Years of corrosion, earthquakes, pranks, and exposure to the elements put quite a few significant cracks and fractures in our Rock, and in some cases it was literally “held together” by the paint (thank you, Society members and all others who have helped to preserve it all these years!). When we attempted to place the Rock on its new base, the Rock split in two. Fortunately, we planned for this possibility and disaster has been averted by a construction-grade epoxy. The Rock is whole again, and we now will fill any additional cracks, and essentially make the Rock sounder than ever, preserving it for another century of use and lore.
I am certain that yesterday’s chapter in Rock history will be shared and recalled by the Whittier community in 2112 as they mark the Rock’s 200th birthday. Be part of it; stop by the site take a photo to share with your grandchildren!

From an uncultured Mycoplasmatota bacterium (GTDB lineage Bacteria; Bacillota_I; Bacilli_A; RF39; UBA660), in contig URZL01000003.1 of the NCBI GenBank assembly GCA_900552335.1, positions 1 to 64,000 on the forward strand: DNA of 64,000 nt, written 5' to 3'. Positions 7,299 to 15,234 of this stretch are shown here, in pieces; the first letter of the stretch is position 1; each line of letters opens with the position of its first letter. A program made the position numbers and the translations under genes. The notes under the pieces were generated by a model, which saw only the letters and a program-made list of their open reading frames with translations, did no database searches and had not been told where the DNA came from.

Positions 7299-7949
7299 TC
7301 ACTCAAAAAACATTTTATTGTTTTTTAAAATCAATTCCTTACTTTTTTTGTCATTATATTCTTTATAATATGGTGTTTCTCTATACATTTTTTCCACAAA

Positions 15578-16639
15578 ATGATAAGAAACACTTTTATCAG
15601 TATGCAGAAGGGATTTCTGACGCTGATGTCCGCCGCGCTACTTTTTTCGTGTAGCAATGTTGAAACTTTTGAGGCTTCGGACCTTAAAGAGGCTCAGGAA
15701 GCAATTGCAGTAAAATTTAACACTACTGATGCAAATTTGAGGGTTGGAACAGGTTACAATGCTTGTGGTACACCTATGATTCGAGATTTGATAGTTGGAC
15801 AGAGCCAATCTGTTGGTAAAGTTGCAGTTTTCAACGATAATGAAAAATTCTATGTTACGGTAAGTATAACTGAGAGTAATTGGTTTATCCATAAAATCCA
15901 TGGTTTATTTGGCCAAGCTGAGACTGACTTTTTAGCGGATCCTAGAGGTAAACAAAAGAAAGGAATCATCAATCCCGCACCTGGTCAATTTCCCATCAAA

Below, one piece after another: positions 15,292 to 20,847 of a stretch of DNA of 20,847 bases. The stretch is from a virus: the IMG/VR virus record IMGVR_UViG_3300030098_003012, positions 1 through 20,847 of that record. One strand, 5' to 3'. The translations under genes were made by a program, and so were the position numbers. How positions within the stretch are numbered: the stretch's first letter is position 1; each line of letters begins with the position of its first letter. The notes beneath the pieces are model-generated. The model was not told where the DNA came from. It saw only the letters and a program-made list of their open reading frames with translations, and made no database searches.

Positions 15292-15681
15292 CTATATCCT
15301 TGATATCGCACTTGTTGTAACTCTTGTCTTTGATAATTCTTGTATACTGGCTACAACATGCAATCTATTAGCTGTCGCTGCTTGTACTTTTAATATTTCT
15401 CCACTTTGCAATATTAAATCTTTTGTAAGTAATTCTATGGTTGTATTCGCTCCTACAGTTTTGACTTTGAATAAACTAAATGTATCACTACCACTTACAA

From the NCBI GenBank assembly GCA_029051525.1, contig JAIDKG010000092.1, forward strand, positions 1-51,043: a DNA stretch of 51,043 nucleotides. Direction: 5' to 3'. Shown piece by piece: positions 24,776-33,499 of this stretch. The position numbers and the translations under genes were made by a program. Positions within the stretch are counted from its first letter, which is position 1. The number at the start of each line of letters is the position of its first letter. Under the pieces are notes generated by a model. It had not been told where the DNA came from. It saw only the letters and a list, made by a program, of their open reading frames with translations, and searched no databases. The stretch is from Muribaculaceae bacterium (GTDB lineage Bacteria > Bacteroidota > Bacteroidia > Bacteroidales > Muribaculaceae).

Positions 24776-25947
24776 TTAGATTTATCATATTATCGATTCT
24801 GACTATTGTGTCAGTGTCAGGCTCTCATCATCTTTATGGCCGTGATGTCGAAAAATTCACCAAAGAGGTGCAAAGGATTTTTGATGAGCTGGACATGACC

A little while ago the NYTimes ran an editorial by Ruth Whippman, a self-described “transplanted Brit” who talked about differences in the pursuit of happiness among the Brits and those in the US. She even claimed that California is the headquarters of the happy contingent. Being a student of “Thinking, Fast and Slow” and loath to stereotype myself, I immediately recoiled. But then I remembered back to 2005 when David and I first moved to California and people starting asking us about noticeable differences between Californians and our East Coast brethren. My usual retort was to dismiss the stereotyping at the heart of the question and say that people are people all over the world. But, in all honesty, I quickly developed two generalizations about Californians. First, Californians seem much more likely to pay attention to crossing signals. Living in New England for the previous 25 years and spending lots of time in New York, I was used to just crossing the street wherever and whenever I wanted to do so. I have no idea whether the difference here is due to good parental training, fear of tickets or crazy drivers, or just good common sense, but I decided I needed to change my ways, be a good role model, and cross properly too. The second difference I noticed was that Californians love their cars. No, I am not remarking on the traffic. You have never experienced real traffic if you have not tried to travel along the beltway around Washington, DC in rush hour or driven on the only freeway between Hartford and Boston when there is an accident halfway there. Instead, I am referring to the fact that Californians baby their cars by cleaning them all the time. When I first moved here, my assistant Irene Gallardo used to drop hints about keeping my car clean; occasionally she would even offer to take it to the car wash herself. Being a New Englander for 25 years, I never washed my car. Why bother when two days later it will rain or snow, and the car will just get muddy again. But I can tell that I am now a true Californian; just writing about this makes me want to get out there and clean!